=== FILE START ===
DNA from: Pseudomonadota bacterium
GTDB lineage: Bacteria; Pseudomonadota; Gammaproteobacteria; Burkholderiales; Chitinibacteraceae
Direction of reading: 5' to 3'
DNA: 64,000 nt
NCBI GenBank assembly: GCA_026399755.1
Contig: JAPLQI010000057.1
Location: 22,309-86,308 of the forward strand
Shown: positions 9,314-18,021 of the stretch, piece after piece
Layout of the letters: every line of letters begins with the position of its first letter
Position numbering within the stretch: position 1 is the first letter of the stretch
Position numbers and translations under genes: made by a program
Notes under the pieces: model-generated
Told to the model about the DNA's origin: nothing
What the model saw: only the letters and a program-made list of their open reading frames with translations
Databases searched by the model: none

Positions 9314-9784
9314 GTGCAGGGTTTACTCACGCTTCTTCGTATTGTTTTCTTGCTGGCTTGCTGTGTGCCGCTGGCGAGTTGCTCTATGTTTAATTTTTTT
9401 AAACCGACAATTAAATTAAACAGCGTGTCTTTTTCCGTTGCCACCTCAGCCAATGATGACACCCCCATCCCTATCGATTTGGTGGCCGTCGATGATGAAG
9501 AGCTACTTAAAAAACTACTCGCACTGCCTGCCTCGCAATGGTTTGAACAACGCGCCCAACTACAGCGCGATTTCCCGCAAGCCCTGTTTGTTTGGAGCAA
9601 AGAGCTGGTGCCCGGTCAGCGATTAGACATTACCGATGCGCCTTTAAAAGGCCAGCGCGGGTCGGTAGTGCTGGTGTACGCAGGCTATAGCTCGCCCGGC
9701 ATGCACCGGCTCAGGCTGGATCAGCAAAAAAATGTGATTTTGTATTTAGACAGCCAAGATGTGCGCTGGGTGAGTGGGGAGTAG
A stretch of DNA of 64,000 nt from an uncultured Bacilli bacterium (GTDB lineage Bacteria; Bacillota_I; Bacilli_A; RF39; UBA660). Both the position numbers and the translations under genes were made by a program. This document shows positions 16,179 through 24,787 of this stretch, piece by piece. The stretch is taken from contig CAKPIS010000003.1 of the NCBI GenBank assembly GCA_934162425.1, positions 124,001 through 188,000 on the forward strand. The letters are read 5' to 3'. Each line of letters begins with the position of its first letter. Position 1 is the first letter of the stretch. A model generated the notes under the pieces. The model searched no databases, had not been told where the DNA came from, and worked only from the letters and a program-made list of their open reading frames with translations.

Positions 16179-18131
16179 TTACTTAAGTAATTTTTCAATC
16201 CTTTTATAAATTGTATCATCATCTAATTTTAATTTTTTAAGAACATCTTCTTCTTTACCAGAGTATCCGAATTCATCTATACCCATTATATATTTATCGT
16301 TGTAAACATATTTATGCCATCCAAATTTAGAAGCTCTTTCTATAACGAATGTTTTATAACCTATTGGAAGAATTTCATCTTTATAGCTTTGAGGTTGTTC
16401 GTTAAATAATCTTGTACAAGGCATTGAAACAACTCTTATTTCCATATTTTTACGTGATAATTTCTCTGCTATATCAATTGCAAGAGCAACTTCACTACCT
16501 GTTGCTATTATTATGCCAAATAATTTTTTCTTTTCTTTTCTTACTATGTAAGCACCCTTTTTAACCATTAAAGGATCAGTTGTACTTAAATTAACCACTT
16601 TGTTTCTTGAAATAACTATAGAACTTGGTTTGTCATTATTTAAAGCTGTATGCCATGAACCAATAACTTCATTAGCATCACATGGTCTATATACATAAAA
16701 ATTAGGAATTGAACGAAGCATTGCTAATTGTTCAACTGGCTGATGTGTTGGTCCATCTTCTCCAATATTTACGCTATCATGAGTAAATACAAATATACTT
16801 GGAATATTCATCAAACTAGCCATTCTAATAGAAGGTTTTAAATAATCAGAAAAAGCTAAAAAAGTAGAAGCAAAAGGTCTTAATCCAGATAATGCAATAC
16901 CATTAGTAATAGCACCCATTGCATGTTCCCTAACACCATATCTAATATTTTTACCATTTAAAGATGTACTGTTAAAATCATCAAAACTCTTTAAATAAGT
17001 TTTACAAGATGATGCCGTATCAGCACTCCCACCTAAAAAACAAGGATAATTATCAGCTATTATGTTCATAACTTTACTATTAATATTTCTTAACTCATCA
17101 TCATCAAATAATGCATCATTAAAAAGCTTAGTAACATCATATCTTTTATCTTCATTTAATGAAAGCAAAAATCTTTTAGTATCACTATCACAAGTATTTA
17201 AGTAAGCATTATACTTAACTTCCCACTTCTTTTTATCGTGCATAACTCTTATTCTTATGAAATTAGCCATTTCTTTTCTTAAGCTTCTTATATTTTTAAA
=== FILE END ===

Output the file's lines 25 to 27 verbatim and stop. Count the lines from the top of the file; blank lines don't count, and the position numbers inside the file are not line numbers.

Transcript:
16201 CTTTTATAAATTGTATCATCATCTAATTTTAATTTTTTAAGAACATCTTCTTCTTTACCAGAGTATCCGAATTCATCTATACCCATTATATATTTATCGT
16301 TGTAAACATATTTATGCCATCCAAATTTAGAAGCTCTTTCTATAACGAATGTTTTATAACCTATTGGAAGAATTTCATCTTTATAGCTTTGAGGTTGTTC
16401 GTTAAATAATCTTGTACAAGGCATTGAAACAACTCTTATTTCCATATTTTTACGTGATAATTTCTCTGCTATATCAATTGCAAGAGCAACTTCACTACCT